Isle of Palms Office

1400 Palm Boulevard Ste. M
Isle of Palms, SC 29451

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Folly Beach Office

31 Center Street
Folly Beach, SC 29439

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Dunes Downtown

11 Fulton Street
Charleston, SC 29401

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Kiawah Seabrook Office

1887 Andell Bluff Boulevard
Johns Island, SC 29455

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Mount Pleasant Office

835 Coleman Blvd Ste. 200
Mount Pleasant, SC 29464

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Tag: history

Charleston Facts

1.) Charleston boasts the first public college, museum and playhouse in the United States.

2.) George Gershwin composed his well known opera Porgy and Bess while living on Folly Beach, South Carolina. Porgy and Bess are buried in the James Island Presbyterian Church graveyard.

3.) The first game of golf played in the United States took place in Charleston, South Carolina.

4.) North America’s longest cable-stayed bridge spans the Charleston Harbor. The Arthur J. Ravenel Jr. Bridge connects historic Charleston and Mount Pleasant, South Carolina.

5.) The first shot to be fired in the Civil War was fired by Citadel Cadets stationed on Morris Island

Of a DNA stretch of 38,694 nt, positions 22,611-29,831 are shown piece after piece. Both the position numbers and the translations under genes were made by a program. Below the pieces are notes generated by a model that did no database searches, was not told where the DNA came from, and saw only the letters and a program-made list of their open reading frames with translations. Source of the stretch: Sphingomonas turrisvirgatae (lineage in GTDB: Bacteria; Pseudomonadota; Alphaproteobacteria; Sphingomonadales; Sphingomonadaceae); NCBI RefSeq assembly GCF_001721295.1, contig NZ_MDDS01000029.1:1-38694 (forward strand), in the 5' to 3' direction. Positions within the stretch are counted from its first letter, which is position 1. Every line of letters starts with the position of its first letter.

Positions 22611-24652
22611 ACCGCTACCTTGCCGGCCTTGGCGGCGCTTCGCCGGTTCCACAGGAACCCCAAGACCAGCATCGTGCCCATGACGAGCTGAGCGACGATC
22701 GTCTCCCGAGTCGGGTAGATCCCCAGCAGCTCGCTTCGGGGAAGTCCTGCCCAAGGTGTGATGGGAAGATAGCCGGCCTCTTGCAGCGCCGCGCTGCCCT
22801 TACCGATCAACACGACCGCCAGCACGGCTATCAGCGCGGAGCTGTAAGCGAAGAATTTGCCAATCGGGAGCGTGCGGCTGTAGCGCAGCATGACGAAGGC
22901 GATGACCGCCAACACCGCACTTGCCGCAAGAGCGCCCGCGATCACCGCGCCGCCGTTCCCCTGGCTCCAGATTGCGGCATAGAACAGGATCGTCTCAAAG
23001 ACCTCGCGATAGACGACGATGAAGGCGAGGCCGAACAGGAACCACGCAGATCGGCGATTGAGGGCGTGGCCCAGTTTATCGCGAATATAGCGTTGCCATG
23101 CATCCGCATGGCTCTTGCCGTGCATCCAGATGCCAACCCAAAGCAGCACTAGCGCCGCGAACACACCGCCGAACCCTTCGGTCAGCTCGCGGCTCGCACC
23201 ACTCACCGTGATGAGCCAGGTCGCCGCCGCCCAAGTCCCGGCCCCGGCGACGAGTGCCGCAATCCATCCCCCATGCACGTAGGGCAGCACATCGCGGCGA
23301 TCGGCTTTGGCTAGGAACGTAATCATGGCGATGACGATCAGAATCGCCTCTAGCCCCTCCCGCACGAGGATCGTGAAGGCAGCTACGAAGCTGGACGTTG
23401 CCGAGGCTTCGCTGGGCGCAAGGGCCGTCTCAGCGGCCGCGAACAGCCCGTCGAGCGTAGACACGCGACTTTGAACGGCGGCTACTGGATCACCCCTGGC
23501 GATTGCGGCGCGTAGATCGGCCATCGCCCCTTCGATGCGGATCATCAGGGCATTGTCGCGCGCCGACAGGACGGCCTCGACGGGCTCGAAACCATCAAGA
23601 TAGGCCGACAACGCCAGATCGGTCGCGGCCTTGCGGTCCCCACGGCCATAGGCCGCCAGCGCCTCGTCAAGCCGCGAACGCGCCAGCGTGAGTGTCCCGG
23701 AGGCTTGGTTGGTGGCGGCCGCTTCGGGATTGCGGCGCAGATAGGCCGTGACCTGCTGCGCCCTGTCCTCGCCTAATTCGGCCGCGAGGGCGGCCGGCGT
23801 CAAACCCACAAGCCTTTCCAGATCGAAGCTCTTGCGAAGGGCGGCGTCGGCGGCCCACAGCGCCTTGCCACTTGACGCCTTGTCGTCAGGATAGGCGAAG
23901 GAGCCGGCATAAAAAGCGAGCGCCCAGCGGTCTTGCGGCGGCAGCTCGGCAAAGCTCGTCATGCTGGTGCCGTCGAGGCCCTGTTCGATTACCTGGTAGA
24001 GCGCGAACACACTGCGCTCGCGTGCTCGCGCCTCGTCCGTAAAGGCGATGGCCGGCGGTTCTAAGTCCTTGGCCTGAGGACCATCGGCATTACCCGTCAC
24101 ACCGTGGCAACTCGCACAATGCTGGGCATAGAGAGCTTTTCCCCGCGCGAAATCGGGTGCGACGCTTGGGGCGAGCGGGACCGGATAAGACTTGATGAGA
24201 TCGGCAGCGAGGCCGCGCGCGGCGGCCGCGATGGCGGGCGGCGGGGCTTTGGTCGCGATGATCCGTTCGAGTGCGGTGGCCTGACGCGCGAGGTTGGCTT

A South Carolinian Respect for the Sea

You learn something new every day.  I just discovered that the State of South Carolina has a Marine Mammal Act. We are the only state that bans the capture of marine animals such as dolphins and whales. 

This Act was a product of outrage that occurred over 50 years over the capture of an albino dolphin nicknamed “Snowball” that was known to locals but eventually captured off the coast of St. Helena Sound. She was captured and taken to the Miami Seaquarium where she died a few years later from varous ailments, according to published reports. The sadness and anger that South Carolinians felt about losing a precious treasure from our sea resulted in the Marine Mammal Act. 

Now if you’ve read “The Prince of Tides” by  treasured South Carolinian Pat Conroy, you will have read about Snowball.  Reading that novel years ago, being unfamiliar with the story and the state, I thought it was bizarre Conroy included that subplot of the dolphin’s rescue. Afterr living here and discovering the true story of Snowball, I can understand why Conroy may have felt he needed to give the literary Snowball the happy ending she deserved in real life.